(second year in business – 5 minute read)
Hi there accounting fans,
This time I’m going to share with you my story of my second year in business. As a quick recap, my first year in business was an unexpected one. I had just lost my job, no one was hiring during the first COVID lockdown and so I started my own business. You can read the whole story here!
I came into the second year of business with a slightly better idea of where I was heading.
The second year in business is a paradigm shift
All my life I’ve been an employee. Apart from a short stint in my late teens selling t-shirts, I knew only how to work for others. Being a business owner is a huge change in perception. At the end of my first year in business I had three months left on my contract with the University.
I had confirmation that my contract wasn’t going to renew. While I was already making the same amount from my business as I was from lecturing, it was still scary. In three months time, I would be losing almost half my income.
This forced me to change the way I budgeted household expenses. We couldn’t rely on a steady paycheck every month. Instead, we’d have to embrace uncertainty and forecast a minimum amount I could take out from the business regularly. I resolved to make my business generate that minimum amount of income, and then some more.
Second year in business is the growth year
I like to think that your second year in business is your growth year. In the first year you’ve spent time setting up your business and building a small client base. In the second year, you kind of know what you’re doing and you’re ready to grow.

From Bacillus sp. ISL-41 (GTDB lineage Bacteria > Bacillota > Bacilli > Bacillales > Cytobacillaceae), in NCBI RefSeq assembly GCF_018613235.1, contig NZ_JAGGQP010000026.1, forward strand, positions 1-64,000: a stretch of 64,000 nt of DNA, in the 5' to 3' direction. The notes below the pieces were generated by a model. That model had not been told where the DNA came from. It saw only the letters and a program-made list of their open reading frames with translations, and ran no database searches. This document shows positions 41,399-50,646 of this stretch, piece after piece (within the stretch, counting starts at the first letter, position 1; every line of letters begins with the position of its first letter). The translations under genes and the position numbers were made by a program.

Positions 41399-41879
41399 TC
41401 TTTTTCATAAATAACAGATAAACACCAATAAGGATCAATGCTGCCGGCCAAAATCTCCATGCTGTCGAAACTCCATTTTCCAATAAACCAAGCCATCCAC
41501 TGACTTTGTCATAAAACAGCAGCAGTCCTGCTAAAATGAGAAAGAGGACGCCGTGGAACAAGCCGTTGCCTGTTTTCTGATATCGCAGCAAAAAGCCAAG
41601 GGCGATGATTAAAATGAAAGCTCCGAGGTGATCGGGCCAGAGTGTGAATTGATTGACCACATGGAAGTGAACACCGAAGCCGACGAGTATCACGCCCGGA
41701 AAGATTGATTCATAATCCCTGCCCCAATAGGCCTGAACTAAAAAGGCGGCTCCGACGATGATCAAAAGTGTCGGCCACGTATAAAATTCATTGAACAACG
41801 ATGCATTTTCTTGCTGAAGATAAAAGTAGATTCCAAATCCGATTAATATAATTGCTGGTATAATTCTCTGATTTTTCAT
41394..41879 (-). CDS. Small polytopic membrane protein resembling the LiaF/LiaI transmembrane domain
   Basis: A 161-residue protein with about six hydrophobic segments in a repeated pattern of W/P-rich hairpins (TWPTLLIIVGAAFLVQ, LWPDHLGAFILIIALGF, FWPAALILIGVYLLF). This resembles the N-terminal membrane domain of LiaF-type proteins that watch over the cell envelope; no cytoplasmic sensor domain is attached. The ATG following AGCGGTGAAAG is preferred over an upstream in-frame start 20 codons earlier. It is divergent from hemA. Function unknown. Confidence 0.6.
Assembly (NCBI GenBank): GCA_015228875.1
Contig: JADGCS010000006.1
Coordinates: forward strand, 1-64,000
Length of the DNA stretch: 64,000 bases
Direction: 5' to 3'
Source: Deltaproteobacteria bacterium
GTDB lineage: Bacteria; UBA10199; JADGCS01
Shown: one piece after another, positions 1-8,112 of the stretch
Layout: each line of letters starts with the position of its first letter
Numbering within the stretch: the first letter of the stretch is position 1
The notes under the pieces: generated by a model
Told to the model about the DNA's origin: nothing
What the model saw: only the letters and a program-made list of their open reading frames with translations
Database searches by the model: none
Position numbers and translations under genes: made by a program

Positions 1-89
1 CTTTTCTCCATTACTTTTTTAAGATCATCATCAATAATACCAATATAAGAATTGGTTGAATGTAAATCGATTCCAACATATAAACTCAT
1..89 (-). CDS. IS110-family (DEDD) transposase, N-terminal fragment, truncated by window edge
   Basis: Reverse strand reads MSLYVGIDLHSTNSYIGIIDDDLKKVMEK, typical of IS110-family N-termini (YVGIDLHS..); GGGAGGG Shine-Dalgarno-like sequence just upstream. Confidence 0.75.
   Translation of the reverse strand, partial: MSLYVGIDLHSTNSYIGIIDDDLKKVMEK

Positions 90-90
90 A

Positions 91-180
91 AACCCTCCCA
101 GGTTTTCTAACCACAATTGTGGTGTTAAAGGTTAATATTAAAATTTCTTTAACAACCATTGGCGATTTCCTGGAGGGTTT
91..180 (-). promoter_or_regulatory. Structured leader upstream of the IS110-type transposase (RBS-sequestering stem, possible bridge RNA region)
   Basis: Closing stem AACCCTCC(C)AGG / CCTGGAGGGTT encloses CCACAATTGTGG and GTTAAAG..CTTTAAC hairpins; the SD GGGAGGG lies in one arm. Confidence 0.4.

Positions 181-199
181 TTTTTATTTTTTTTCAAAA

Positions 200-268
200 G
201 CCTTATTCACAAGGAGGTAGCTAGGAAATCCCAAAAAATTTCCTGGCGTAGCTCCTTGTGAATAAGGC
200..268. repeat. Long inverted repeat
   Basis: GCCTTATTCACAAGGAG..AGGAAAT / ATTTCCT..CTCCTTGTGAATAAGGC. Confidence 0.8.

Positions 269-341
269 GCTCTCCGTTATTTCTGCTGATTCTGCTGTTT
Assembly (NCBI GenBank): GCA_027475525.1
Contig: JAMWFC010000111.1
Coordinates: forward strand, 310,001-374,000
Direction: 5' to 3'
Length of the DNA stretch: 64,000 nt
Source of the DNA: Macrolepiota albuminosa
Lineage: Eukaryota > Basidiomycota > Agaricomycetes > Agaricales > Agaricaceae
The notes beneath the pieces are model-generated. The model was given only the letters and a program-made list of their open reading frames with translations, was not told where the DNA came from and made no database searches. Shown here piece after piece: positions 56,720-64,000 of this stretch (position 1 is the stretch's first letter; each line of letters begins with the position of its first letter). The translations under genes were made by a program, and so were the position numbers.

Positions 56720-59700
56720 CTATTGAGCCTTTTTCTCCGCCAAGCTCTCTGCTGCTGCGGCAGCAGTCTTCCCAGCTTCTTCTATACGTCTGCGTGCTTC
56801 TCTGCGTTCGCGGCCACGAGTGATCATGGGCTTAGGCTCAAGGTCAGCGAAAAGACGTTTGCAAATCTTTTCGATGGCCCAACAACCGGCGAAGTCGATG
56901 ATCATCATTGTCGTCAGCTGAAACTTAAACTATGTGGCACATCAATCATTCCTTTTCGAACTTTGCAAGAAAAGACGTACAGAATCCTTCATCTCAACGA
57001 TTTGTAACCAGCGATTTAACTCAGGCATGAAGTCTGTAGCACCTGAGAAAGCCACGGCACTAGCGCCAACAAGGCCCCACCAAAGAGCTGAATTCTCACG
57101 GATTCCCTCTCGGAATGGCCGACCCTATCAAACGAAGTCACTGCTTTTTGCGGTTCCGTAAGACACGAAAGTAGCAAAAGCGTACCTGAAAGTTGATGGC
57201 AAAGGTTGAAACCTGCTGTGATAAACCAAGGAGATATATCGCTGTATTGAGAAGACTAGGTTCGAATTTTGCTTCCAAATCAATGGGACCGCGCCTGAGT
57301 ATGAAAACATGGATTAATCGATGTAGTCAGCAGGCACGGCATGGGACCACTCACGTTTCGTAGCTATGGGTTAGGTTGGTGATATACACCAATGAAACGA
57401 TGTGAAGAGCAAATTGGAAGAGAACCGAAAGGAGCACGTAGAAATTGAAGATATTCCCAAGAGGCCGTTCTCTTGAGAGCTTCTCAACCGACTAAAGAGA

I still kept up the content output on The Comic Accountant and sharing our work through our social media pages. I made sure to post a new article twice a week (I was a lot less busy back them). On top of that, I began taking out ads on Google and on Facebook.
This combined marketing strategy helped our business attract more clients. By July 2021 we had around 40 clients. I started to feel the pressure of having to run the business alone. So I began hiring.
Getting my first team member
My very first hire wasn’t another accountant. Instead, I went with a marketing assistant. He was a young Gen-Z person (‘Zoomers’ as they like to call themselves), fresh out of university. Ryan Gondipon was his name. Ryan had already done some work on my corporate website, www.shadvisory.co.nz and so I brought him onboard to help with our social media.
I figured I’m pretty good at accounting, but not so good at marketing. Hence why I went with a marketing hire to help supercharge our client acquisition. What he lacked in experience, he made up with enthusiasm and a willingness to learn. Under his guidance, we managed to double our follows on social media.
Getting more hires in the second year of business
I set a goal in July 2021 to double our client numbers by the same time next year. So to plan ahead, I hired a book keeper/junior accountant who was still studying in University. Lyhok Yiv (Harry) was an accounting student of mine at the University of Waikato. I chose him for his academic skills and ability to learn quickly. He quickly mastered Xero, our preferred accounting software and learned to handle our client’s tax queries very well. This took some of the burden off of me and allowed me to focus on producing more content to generate more leads.